More Domino Press

In yesterdays papers there were a host of good articles out on the Domino rezoning, the City Council hearing and the politics at play. In no particular order, here are the must-reads.

In the Observer, Eliot Brown’s Domino Theory: Brooklyn Dems Face Off Over Mammoth Williamsburg Project:

The New Domino development was destined for a fight the minute CPC bought the 11-acre refinery in 2004 for $55 million. Shortly thereafter, the city rezoned much of the rest of the Williamsburg/Greenpoint waterfront, the refinery excluded, to install residential towers in the place of the industrial shoreline-the rezoning itself a battle with critics who decried the influx of luxury condos.

Actually, if the developers had stuck to the density levels of the 2005 zoning, they might well have had the support of the community board and might not be having this fight now. The community openly voiced its concern over density and equity with the 2005 zoning from day one. When Domino says that they listened to the community, what they mean is that they listened to the people in the community they wanted to hear.

However the negotiations go between Mr. Levin and CPC, the firm has clearly played the political game well up until this point.

CPC executives … won over numerous religious and nonprofit groups, which lauded the affordability levels. CPC has hired at least four consultants to handle relations with the city, politicians and the neighborhood… All told, the developer has paid at least $1 million in lobbying expenses since 2006, according to filings.

That’s more than they have set aside for their local job training programs.

In the Times, Charles Bagli has a lengthy piece entitled 2 Sides Clash at City Hall Over Domino Housing Plan:

[As] the $1.4 billion project nears the end of the city’s often unpredictable approval process, its fate is subject to Brooklyn’s fractious politics, a weak economy and a once working-class community exhausted by the pace of luxury development during the real estate boom. Critics say the benefit of moderate-income housing would be outweighed by the project’s tall buildings, densely packed on 11 acres, and its impact on a crowded subway station nearby.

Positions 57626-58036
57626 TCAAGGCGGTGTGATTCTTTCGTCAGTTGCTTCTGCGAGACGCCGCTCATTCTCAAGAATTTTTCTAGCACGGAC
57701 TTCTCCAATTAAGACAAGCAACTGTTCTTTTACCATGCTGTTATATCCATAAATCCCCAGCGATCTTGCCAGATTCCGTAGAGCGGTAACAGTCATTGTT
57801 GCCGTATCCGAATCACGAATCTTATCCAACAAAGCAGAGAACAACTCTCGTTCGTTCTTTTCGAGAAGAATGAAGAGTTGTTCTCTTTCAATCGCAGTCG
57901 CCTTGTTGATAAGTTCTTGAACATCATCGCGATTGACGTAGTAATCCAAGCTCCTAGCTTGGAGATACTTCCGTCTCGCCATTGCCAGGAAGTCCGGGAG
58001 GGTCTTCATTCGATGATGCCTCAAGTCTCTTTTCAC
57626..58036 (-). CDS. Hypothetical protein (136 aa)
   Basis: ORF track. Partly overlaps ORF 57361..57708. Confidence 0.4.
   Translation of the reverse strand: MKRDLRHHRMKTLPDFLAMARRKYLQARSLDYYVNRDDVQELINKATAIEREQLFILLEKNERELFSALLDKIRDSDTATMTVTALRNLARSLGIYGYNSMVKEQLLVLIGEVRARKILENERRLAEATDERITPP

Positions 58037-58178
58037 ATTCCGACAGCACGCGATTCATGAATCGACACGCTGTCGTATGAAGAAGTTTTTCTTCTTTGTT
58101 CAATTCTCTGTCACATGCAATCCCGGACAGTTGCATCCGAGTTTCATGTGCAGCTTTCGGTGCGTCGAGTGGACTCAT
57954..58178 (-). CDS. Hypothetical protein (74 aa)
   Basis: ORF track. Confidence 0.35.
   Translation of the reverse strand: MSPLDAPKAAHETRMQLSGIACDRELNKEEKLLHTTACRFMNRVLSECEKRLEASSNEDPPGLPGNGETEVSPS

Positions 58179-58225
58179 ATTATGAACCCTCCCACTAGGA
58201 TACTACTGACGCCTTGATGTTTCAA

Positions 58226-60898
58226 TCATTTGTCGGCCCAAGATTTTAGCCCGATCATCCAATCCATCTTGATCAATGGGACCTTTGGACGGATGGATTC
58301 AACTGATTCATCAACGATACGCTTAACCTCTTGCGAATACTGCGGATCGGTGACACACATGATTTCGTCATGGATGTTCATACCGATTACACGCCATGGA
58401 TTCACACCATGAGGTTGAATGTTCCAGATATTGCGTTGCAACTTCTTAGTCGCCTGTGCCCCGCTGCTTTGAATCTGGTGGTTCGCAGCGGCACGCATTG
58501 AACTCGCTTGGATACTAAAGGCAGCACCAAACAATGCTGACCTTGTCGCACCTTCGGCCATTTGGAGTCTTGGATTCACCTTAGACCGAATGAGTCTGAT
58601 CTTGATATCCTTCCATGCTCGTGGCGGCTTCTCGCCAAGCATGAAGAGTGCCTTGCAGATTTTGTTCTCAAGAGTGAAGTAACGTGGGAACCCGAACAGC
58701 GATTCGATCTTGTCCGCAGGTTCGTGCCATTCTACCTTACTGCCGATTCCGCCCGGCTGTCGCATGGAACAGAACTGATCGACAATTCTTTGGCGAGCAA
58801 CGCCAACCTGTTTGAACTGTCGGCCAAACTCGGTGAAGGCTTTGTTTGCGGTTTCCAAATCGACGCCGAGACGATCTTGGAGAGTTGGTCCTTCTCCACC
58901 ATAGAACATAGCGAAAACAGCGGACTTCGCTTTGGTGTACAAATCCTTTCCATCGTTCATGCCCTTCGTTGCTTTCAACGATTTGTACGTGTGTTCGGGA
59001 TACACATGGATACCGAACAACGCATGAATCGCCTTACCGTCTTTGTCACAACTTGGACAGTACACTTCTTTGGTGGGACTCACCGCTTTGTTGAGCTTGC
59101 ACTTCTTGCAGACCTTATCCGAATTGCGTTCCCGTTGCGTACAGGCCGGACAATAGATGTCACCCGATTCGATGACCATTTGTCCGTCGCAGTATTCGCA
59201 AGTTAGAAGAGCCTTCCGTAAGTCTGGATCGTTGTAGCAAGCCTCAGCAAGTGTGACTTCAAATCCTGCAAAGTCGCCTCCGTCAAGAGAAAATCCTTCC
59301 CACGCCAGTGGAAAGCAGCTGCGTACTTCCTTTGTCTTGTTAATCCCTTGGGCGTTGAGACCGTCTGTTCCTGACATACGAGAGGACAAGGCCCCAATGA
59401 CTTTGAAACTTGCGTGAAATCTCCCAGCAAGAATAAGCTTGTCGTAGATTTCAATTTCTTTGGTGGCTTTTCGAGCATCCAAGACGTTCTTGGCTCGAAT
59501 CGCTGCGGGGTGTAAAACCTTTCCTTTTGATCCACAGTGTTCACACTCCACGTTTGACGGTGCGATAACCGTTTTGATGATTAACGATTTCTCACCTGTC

Although the City Planning Commission has approved the project, known as New Domino, it is unclear how much political muscle the Bloomberg administration is exerting on its behalf as the City Council debates the merits of developing the site. The Council and the mayor have the final say on the plan.


“We are here today to support the Domino project because we need affordable housing,” said Yolanda Coco, a tenant advocate for the group East Brooklyn Churches

Christopher H. Olechowski, chairman of Community Board 1, which includes the site, disagrees. “People are pretty much fed up,” he said. “Our neighborhood is inundated.”

Interesting that none of the supporters Bagli quotes are actually from Williamsburg or Greenpoint.

And Bloomberg’s (the news, not the Mayor) architecture critic James Russell weighs in with his thoughts on the architectural merits of the project in Domino’s $1.3 Billion Makeover Hits Trouble:

The New Domino tries to do right by the community, yet it comes at some compromise to the design. Taking away all the pipes, chutes and tanks that now envelope the refinery building will leave a prettified oversized lump, depriving it of the raw power of brute utility. The park, designed by landscape architect Quennell Rothschild & Partners LLP, has been painstakingly negotiated into blandness. The setting deserves better.

It’d be great if the Vinoly towers didn’t get dumbed down and the factory and park designs were refined, but I don’t hold out much hope. New Yorkers — and most Americans — haven’t chosen a more reliable way to pay for parks and low-income housing, so these high-risk yet compromised Faustian real-estate bargains get made.

[Updated with quotes from Bagli article.]

One response to “More Domino Press”

  1. I’m more concerned than ever about this – there seems to be no conciliatory tone over park space, and transportation overload. Those should be absolute dealbreakers for the community. I don’t mind lots of new condos, and while still low, the affordable housing is a notable improvement, but as is, there’s no doubt this is shortsighted and ultimately detrimental to the community. What are the odds we see some concessions from CPC here?